There were also several factors that could have led to data error. First, participants may have had difficulty remembering precise counts of activities, such as the exact number of sex partners, sex acts, or alcohol outlet visits that occurred over three and six months. Second, an unintended consequence of the ACASI data collection method is the potential for measurement error. The data suggested that some participants entered unintended responses. For this reason, we carefully examined the distributions of alcohol outlet visits, number of sex partners, and number of sex acts, and removed implausibly high responses and suspected double strikes. Third, as the exposure and behavioral outcomes were self-reported, it is plausible that willingness to report one risk behavior (alcohol outlet visits) was correlated with willingness to report another (sexual risk behavior). This concern is mitigated by the fact that an ACASI data collection method was employed to reduce the effects of social desirability bias, the associations remained after removing those who had not reported sexual debut (effectively removing those who were unwilling to report any risky behaviors), and similar associations, though generally smaller in magnitude and less precise, were observed with the objectively measured HSV-2 outcome.
In the context of the high HIV burden among South African female adolescents, identifying new risk factors and appropriate interventions for sexual risk is critical. This study suggests that young women who frequent alcohol outlets and consume alcohol have heightened sexual risk compared to those who do not. Consequently, alcohol outlets could be important places to reach high-risk adolescent women with sexual health interventions. Future studies that establish the directionality of the association will be able to inform whether HIV risk in adolescent women could be lowered by introducing interventions or policies to reduce their exposure to alcohol and alcohol outlets.[37,38]
The authors are very grateful to all involved in ensuring productive field research at HPTN 068 and the Agincourt HDSS, including the field staff, analysts, and, most importantly, the study participants themselves.
Conceived and designed the experiments: MR AP AV HT ME WM. Analyzed the data: MR. Wrote the paper: MR AP AV HT ME WM FG RT JH OL AS KK. Design of the parent study: AP FG KK Collection, storage, laboratory testing and analysis of data from the parent study: FG JH OL AS RT Contributed to the interpretation of findings, critical review of manuscript and approval of final manuscript as submitted: MR AP AV HT ME WM FG RT JH OL AS KK.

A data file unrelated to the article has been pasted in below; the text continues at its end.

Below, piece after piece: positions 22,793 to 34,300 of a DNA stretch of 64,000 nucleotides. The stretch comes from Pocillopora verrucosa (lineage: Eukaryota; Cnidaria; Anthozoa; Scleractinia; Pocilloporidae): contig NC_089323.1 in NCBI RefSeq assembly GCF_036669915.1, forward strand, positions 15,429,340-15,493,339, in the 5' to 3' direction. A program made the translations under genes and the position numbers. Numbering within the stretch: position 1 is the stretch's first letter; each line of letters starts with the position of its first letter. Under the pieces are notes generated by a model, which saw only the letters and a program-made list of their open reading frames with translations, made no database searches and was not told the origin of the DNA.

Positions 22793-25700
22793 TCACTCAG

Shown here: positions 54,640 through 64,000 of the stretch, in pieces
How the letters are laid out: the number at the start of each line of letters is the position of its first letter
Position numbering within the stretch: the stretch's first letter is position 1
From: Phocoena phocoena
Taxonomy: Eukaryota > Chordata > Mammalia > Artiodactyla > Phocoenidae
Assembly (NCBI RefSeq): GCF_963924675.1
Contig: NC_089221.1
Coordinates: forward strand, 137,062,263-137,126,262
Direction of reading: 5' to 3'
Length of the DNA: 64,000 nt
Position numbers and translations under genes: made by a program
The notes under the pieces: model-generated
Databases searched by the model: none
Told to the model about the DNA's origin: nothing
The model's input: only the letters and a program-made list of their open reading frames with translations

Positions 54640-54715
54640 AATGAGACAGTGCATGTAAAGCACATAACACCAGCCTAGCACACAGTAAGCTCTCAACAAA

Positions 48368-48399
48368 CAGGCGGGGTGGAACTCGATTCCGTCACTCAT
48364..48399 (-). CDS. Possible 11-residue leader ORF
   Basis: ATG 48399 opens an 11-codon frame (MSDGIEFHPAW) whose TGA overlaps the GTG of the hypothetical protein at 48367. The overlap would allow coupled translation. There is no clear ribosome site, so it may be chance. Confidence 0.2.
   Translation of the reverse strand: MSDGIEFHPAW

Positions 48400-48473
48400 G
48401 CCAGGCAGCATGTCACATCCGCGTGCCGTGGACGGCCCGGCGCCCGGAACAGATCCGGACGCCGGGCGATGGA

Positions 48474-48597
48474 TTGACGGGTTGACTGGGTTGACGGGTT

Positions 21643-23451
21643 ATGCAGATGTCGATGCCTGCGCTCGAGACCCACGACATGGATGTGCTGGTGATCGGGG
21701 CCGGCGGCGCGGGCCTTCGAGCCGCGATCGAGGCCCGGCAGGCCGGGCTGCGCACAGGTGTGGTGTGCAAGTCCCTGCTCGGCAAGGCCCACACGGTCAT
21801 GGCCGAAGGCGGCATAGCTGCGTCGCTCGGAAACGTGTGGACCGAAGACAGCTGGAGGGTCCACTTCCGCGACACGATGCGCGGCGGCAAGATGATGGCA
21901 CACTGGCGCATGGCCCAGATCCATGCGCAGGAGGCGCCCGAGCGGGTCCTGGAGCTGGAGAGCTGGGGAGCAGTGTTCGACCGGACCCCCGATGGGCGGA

- 1. Sales JM, Brown JL, Vissman AT, DiClemente RJ (2012) The association between alcohol use and sexual risk behaviors among African American women across three developmental periods: a review. Curr Drug Abuse Rev 5: 117–128. pmid:22455508
- 2. Li Q, Li X, Stanton B (2010) Alcohol use and sexual risk behaviors and outcomes in China: a literature review. AIDS Behav 14: 1227–1236. pmid:19967440
- 3. Rehm J, Shield KD, Joharchi N, Shuper PA (2012) Alcohol consumption and the intention to engage in unprotected sex: systematic review and meta-analysis of experimental studies. Addiction 107: 51–59. pmid:22151318
- 4. Fisher JC, Bang H, Kapiga SH (2007) The association between HIV infection and alcohol use: a systematic review and meta-analysis of African studies. Sex Transm Dis 34: 856–863. pmid:18049422
- 5. Cook RL, Clark DB (2005) Is there an association between alcohol consumption and sexually transmitted diseases? A systematic review. Sexually Transmitted Diseases 32: 156–164. pmid:15729152
- 6. Kalichman SC, Simbayi LC, Kaufman M, Cain D, Jooste S (2007) Alcohol use and sexual risks for HIV/AIDS in sub-Saharan Africa: systematic review of empirical findings. Prev Sci 8: 141–151. pmid:17265194
- 7. Pithey A, Parry C (2009) Descriptive systematic review of sub-Saharan African studies on the association between alcohol use and HIV infection. SAHARA J (Journal of Social Aspects of HIV/AIDS Research Alliance) 6.
- 8. Mataure P, McFarland W, Fritz K, Kim A, Woelk G, Ray S, et al. (2002) Alcohol use and high-risk sexual behavior among adolescents and young adults in Harare, Zimbabwe. AIDS and Behavior 6: 211–219.
- 9. Chersich MF, Rees HV (2008) Vulnerability of women in southern Africa to infection with HIV: biological determinants and priority health sector interventions. AIDS 22 Suppl 4: S27–40. pmid:19033753
- 10. Morojele NK, Kachieng’a MA, Nkoko MA, Moshia KM, Mokoko E, Parry CD, et al. (2004) Perceived effects of alcohol use on sexual encounters among adults in South Africa. African Journal of Drug and Alcohol Studies 3: 1–20.
- 11. Morojele NK, Kachieng’a MA, Mokoko E, Nkoko MA, Parry CD, Nkowane AM, et al. (2006) Alcohol use and sexual behaviour among risky drinkers and bar and shebeen patrons in Gauteng province, South Africa. Social science & medicine 62: 217–227.